Battery Operated NOAA Weather Radio

  • Money-Saving Tip: The cheapest battery operated NOAA weather radio I found online was the Kaito Electronics Inc. KA001 Portable Hand-Crank AM, FM, NOAA Radio available at Amazon.com for $14.00 plus $2.99 for shipping. At Sports Authority, battery operated NOAA radios cost between $29.99-$59.99 depending on the model. If you sign up your email address at SportsAuthority.com, the store will immediately email you a 10% discount code for online shopping and a printable coupon good for $10.00 off your next in-store purchase of $50.00 or more.

Cash: You should have enough cash on hand (including small bills) to cover at least one week of spending.

Important Documents: In a waterproof container or watertight resealable plastic bag, keep copies of your insurance forms, medical records, bank account numbers, Social Security card, etc. You should also consider uploading scans of these documents to your email account or a photo-hosting site so that you will be able to remotely access this information in the event the documents are destroyed.

  • Money-Saving Tip: Prior to hurricane season, it’s prudent to take extensive pictures of your home and personal property. Print out copies of these pictures and then store them with your other important documents. Also, upload digital copies of the photos to your email account or a photo-hosting site that you can access remotely. If you need to make an insurance claim after the storm, these photos can help you get the maximum reimbursement and save you a significant amount of money.

Phone: Make sure you have a fully charged cell phone with an extra battery and a traditional (not cordless) telephone set.

Gas: Fill up your vehicle with gas, and if you have an outdoor gas grill, make sure it has a full tank of gas.

Pet Care Items: Make sure you have copies of your pet’s identification and immunization records. You will also need a 1-week supply of food, water, and medications for your pet.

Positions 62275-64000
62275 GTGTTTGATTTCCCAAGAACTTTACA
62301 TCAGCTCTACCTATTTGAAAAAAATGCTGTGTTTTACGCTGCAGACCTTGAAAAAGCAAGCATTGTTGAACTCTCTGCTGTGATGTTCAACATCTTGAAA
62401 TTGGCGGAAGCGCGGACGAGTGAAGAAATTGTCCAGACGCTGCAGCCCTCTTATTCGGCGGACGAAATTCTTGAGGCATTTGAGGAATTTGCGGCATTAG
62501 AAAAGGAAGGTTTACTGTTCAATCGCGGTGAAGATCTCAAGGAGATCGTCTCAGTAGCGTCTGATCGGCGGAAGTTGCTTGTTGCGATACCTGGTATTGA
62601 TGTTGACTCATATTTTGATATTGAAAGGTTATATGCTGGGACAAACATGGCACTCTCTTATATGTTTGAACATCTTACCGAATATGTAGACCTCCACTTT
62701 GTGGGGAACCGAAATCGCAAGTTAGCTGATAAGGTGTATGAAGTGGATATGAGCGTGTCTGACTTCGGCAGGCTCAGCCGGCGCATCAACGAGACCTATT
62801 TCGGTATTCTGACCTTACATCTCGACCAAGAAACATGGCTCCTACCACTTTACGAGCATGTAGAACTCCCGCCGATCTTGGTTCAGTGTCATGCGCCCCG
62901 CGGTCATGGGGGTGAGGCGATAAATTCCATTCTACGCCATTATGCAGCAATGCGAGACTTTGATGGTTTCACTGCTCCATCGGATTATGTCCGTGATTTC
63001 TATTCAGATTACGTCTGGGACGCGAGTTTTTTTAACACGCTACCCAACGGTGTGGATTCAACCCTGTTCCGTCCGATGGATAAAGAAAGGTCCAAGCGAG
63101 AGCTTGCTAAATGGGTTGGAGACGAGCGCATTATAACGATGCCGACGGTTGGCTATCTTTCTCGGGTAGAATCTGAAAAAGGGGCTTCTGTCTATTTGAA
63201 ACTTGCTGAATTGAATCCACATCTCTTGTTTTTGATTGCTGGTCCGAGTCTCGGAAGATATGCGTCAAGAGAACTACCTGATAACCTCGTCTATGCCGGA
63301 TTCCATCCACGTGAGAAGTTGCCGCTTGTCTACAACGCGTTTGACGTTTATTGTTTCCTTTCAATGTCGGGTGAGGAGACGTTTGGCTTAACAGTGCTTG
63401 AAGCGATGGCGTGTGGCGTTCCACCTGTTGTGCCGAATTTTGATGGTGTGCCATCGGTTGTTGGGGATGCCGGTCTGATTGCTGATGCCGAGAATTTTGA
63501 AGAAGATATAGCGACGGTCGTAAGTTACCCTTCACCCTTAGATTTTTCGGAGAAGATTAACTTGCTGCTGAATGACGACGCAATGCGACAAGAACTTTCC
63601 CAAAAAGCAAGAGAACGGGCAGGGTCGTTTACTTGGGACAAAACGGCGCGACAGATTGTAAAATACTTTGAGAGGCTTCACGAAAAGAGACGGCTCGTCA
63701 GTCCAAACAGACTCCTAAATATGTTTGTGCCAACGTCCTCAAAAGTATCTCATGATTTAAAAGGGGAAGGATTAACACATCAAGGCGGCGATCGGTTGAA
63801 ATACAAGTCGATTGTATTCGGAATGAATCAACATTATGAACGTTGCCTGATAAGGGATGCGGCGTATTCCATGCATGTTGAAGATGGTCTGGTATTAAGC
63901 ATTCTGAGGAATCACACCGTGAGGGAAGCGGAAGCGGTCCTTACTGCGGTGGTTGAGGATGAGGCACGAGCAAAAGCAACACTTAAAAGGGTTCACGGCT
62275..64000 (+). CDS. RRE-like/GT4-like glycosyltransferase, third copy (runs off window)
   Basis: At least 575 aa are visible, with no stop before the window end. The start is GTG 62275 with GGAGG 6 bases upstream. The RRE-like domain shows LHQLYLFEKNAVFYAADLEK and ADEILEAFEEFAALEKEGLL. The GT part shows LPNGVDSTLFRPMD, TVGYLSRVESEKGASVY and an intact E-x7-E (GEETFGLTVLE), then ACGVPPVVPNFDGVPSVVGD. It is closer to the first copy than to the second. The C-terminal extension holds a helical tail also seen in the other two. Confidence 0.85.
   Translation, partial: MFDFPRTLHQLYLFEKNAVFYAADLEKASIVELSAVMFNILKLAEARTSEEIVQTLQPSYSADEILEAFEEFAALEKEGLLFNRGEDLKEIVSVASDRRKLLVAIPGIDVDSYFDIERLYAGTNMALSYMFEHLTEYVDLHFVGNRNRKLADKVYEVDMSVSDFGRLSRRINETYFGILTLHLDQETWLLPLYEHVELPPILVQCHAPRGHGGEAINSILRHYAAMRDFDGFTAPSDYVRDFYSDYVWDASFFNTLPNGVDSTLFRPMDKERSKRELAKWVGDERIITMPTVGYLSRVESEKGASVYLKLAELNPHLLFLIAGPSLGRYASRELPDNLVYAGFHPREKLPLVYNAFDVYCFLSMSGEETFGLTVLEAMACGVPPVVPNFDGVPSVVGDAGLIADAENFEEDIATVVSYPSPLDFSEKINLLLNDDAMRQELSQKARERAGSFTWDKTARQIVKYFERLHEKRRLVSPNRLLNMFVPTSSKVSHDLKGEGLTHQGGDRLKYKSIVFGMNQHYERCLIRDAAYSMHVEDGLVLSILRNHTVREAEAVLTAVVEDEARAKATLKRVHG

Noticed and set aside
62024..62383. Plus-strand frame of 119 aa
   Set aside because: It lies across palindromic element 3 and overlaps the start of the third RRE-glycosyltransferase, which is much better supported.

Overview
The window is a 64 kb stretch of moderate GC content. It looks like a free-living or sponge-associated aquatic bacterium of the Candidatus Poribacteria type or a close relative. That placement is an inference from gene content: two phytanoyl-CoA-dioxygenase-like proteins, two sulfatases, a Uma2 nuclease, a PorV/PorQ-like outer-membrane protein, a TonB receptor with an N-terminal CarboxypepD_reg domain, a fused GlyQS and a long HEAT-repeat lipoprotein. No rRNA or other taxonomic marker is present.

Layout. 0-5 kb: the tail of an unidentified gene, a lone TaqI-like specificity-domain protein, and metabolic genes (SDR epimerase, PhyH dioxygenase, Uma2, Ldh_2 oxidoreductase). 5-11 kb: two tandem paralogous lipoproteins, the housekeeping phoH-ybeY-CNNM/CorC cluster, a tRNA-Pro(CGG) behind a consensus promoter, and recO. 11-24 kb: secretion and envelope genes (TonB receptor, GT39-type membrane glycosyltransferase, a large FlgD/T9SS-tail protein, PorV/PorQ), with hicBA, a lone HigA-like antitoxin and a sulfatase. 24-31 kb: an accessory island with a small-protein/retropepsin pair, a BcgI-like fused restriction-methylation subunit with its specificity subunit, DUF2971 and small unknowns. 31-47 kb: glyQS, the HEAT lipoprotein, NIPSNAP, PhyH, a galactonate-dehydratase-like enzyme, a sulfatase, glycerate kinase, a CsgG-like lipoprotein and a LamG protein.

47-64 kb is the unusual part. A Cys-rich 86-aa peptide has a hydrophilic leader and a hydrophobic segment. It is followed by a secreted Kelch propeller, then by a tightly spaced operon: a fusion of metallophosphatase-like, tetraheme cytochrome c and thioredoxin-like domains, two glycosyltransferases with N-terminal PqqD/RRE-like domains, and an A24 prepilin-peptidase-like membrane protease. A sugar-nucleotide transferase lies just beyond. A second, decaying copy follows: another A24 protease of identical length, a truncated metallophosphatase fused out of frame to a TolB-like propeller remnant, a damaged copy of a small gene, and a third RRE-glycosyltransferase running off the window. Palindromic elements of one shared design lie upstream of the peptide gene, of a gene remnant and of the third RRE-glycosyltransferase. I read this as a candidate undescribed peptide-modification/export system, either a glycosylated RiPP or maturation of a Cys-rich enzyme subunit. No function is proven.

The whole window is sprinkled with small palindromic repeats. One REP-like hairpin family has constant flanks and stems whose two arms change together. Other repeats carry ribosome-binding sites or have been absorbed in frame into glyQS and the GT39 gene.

Toys, Books and Games: Say goodbye to your iPad and DVR recordings and say hello to Scrabble and that 5,000 piece puzzle that’s been sitting in your attic for the last decade.

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5 thoughts on “How to Make an Emergency Preparedness Kit for Your Home”

  1. We are fortunate enough our family during hurricanes 2 years ago sent us a generator. We dig a hole in back yard to store gas containers in, spread them apart and cover hole with plywood and dirt. About 3-4 feet deep stays cool and out of site. We pack our hurricane supplies in plasic totes once the warnings are posted and set the in our bathroom and hallway closet before the storm tha way they sta dry and we can us them to set on and as a table. We have 2 portable dvd players and extra batteries.or kids. And yes after a storm no cellphone as no towers. We bought long range walkie talkies that we each keep. A lesson learned is pack clothes, shoes, towels, pillow, sheets and blankets in plasic container too. I wore wet shoes for 5 days. I use the vacuum bags as well.
    Always keep prescription medicine with you on you in a ziploc bag.
     
    No Candles, No Kerosene lanterns as no fire department.